There isn’t much documentation about client-side QuakeC, so I’ll add my 5 cents.
Note: CSQC is probably not for complete newcomers. If you’re a newcomer to QC, please go and learn how to make the rocket launcher shoot gibs first. It’s the traditional route.
I’ll dive right in.
Your CSQC code isn’t terribly different from any other QC, only it gets compiled (with fteqcc) into a file called csprogs.dat instead of progs.dat. It may have a defs.qc, or it may not have one. It will usually contain a file that’s dumped from the engine, named something like csplats.qc or fteextensions.qc, which contains declarations of all the relevant builtins and variables. This can act a little like a defs.qc does in SSQC. The fteextensions.qc file can be dumped from FTE or – easier – downloaded here.
On top of that, all your CSQC really needs are a handful of common functions.
Be aware that FTE allows you to just include the ones you actually need, while Darkplaces expects certain functions to be present as stubs even if they’re not used.
Note that your csprogs.src (or whatever you decide to call it) should contain a line saying
in order to include CSQC specific parts of fteextensions.qc. If your SSQC progs.src includes fteextensions.qc as well (like mine does) then the progs.src should contain
if it is a netqake/normal quake progs.
To compile first your progs.src and then your csprogs.src in one go, you can add the following line at the end of progs.src:
#pragma sourcefile csprogs.src
This is assuming you use fteqcc, of course.
Common CSQC functions
At the very least, your CSQC is supposed to render the current scene and likely the weapon viewmodel. (If you were modding Quake, you would also want it to render the status bar.) This is all done in one of the most common CSQC functions, CSQC_UpdateView(). You can simply write your own version of this function, and the engine will run it once every frame.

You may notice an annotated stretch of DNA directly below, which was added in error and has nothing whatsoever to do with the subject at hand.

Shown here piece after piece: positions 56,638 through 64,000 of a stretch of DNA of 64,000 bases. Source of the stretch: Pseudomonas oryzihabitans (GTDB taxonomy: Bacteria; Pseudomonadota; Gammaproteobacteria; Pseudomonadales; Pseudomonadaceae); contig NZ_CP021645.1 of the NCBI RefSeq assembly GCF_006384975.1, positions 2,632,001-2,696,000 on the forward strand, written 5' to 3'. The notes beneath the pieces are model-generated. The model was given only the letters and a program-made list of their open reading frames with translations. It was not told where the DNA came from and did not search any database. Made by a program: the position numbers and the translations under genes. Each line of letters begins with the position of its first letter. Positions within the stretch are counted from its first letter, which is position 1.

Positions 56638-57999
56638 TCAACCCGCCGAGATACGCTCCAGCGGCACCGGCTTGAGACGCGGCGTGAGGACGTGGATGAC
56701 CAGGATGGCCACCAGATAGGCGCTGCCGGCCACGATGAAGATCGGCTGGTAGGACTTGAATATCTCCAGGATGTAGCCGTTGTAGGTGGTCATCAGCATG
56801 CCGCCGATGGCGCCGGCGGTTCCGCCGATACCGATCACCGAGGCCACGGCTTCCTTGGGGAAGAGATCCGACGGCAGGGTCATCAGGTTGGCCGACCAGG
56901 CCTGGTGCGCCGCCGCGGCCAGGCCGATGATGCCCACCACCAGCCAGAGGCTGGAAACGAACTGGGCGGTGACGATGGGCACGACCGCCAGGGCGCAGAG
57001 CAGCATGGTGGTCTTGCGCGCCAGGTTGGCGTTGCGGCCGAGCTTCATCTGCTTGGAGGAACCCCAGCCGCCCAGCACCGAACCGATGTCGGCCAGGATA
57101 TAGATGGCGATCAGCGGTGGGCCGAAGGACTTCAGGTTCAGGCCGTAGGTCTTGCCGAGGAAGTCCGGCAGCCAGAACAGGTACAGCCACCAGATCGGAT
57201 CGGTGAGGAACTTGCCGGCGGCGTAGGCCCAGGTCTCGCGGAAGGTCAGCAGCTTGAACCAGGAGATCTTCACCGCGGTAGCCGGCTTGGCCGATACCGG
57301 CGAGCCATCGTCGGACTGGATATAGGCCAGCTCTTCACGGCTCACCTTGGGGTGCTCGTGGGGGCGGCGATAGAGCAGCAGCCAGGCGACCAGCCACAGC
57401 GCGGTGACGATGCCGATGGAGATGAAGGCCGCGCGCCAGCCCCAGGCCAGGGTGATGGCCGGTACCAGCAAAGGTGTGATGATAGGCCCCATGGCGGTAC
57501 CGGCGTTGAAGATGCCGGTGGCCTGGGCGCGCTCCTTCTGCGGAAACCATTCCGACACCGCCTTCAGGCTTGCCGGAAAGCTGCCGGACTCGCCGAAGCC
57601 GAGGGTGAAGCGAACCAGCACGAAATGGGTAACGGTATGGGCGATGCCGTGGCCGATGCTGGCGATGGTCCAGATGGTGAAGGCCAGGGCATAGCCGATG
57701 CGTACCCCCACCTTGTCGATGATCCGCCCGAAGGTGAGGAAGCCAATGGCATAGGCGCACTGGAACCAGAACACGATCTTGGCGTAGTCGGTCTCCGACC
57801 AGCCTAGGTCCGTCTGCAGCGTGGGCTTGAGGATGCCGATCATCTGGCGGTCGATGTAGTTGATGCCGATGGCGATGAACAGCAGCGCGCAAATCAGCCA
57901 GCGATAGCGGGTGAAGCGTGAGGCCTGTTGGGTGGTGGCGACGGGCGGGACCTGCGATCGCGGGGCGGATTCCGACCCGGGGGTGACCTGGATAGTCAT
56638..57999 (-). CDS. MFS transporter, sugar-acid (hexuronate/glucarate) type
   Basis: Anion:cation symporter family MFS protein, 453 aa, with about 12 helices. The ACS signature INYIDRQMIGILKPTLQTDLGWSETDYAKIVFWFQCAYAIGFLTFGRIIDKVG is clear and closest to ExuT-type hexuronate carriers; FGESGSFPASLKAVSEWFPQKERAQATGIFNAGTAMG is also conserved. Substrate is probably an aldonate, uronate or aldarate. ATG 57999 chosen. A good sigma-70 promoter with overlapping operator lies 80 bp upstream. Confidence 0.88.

void (float vwidth, float vheight, float notmenu) CSQC_UpdateView;
You can put all kinds of stuff in this function, such as calls to draw your HUD, draw your mouse cursor, update your stats from the server, or whatever else your code should be doing each frame. There are only a few things that really should be in there:
This will make the scene render from scratch every frame.
- setviewprop(VF_DRAWWORLD, 1);
This sets the drawworld flag, so when the scene is rendered, the world is included as part of it.
- setviewprop(VF_DRAWCROSSHAIR, 1);
Sets the drawcrosshair flag.
- setviewprop(VF_DRAWENGINESBAR, 1);
Sets the drawenginesbar flag (Quake modders might want this.)
- addentities(MASK_ENGINE | MASK_VIEWMODEL | MASK_NORMAL);
Adds relevant entities into the scene, such as your weapon model or any client side entities with a matching self.mask field.
Makes it render out the scene for this frame.
The arguments (vwidth, vheight) are quite useful, mostly because they tell you the actual current screen width and height. You should write those into global variables because you’ll need them for a number of other things (such as bounding the mouse cursor or calculating the positions for GUI elements.) You should also check every frame if the screen width and height changed, because if it does, you’ll need to recalculate all your GUI positions (which probably rely on screen dimensions.)